“Beginning in 1999, Kevorkian served eight years of a 10-to-25-year prison sentence for second-degree murder…”
On September 17, 1998, Dr. Jack Kevorkian administered a lethal injection to 52-year-old Thomas Youk. Mr. Youk was in the final round of his bout with amyotrophic lateral sclerosis (ALS). He’d provided a fully informed consent.
By the way, this was a different approach for Kevorkian. In previous assisted suicides he had the patient complete the procedure.
Kevorkian was arrested some two months later when a video of Youk’s suicide (murder?) was aired on 60 Minutes.
Dr. Jack Kevorkian died this past Friday at the age of 83. To some, a principled and compassionate man peacefully left this earthly world. To others, he should have been hooked-up to a defective suicide machine and been forced to suffer a long and tortuous death.
Freedom to Die/Dignity in Death
The purpose of this piece isn’t to debate Kevorkian’s perspective and methodology. Actually, his death (and life) motivated me to organize some long-standing feelings and thoughts – and record them.
We both know this is delicate subject matter for an emotional and mental health blog. The concepts of freedom to die and dignity in death are daily realities in the hearts and minds of many who visit chipur.
The fact of the matter is, the disorders we discuss are potentially terminal illnesses – not unlike ALS, cancer, and other medical situations for which the freedom to die and dignity in death are sought.
“Suicide is Wrong!?”
I can’t tell you the number of times I drafted a petition to involuntary admit a suicidal patient during my E.R. psych days. I did so because in my opinion she posed a threat to her safety.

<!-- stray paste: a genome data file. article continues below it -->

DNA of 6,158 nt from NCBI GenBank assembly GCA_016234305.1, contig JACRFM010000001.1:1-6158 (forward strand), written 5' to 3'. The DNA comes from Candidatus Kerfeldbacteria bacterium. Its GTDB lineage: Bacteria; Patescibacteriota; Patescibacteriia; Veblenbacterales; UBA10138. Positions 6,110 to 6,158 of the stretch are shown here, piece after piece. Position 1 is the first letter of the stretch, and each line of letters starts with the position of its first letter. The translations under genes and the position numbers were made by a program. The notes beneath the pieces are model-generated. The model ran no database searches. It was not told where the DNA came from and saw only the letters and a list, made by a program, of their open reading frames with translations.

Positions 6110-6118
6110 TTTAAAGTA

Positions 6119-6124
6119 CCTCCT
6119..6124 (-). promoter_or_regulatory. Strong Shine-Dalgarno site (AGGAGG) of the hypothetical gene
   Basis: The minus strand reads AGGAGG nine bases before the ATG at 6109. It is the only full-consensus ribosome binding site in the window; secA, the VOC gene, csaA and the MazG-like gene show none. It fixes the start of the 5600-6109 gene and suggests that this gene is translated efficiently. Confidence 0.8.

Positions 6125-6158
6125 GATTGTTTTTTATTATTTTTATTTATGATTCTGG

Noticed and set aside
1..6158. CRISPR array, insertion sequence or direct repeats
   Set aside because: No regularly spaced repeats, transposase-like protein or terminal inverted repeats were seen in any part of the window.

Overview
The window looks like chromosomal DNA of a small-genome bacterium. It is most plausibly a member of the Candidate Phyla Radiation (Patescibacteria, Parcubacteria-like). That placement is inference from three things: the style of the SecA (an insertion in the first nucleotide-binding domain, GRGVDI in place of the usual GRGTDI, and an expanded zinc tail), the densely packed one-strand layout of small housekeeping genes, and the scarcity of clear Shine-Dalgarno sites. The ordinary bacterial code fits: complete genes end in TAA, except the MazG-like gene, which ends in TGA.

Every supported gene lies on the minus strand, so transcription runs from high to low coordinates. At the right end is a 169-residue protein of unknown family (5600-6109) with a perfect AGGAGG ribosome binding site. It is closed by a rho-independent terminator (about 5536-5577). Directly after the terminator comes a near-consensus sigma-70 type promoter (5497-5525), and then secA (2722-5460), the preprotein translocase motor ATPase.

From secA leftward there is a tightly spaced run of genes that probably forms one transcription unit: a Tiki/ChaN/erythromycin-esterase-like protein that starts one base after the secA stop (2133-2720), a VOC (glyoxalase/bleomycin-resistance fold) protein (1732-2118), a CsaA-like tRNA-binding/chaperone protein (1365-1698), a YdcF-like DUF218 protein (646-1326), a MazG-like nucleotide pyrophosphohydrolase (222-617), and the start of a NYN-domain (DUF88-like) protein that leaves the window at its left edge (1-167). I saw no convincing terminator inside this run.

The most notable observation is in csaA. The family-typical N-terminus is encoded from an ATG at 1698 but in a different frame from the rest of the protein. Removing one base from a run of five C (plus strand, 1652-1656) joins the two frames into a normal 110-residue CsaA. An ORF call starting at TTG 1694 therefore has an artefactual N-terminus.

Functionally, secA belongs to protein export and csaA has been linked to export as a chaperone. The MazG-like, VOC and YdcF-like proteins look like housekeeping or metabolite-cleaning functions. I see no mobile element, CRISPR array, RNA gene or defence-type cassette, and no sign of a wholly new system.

In the vast majority of cases, it was the right thing to do. Not so much because I believed it was, but because sometime after the admission decision was made the patient thanked me.
Were it always that clear and easy.
There have been cases in which I’ve admitted a suicidal patient against his will, and drove home asking myself what right I had to force him to endure another day.
Now, no matter what I may independently feel or think, my decisions regarding saving someone from their own hand are governed by law.
If I believe you pose a threat to yourself, you’re in!
And if I don’t do it, I go before a judge and lose my license.
The Truest Sense of Responsibility
But what if I didn’t have to answer to the law? What if I assessed someone who was pervasively depressed, had tried every imaginable treatment, was responsible for no one, had a suicide plan, and wanted to put it into action?
And I believed she was “of sound mind.”
Would it be my responsibility to discharge her – allowing her to take her life? More to the point, would I have not lived up to my professional responsibility if I hospitalized her?
Come to think of it – I’m guessing that’s exactly what went through Dr. Kevorkian’s mind all those years ago. And he, in fact, thumbed his nose at the law and did what he – and his patient – believed was right. And he paid an enormous price!
It would be easy to say that these are random mind ramblings – and there’s really no right or wrong answer. But that isn’t true – the answers do exist!
And they’re to be found in the hearts and minds of each of us. After all, the last time I looked at the title, I owned my life.
You can be sure there will be much more to come on freedom to die and dignity in death in the years ahead. The baby boomers will see to that.
In the meantime, it’s my hope that discussing the freedom to die and dignity in death will place greater emphasis upon the freedom to live and dignity in life.
We can use all we can get!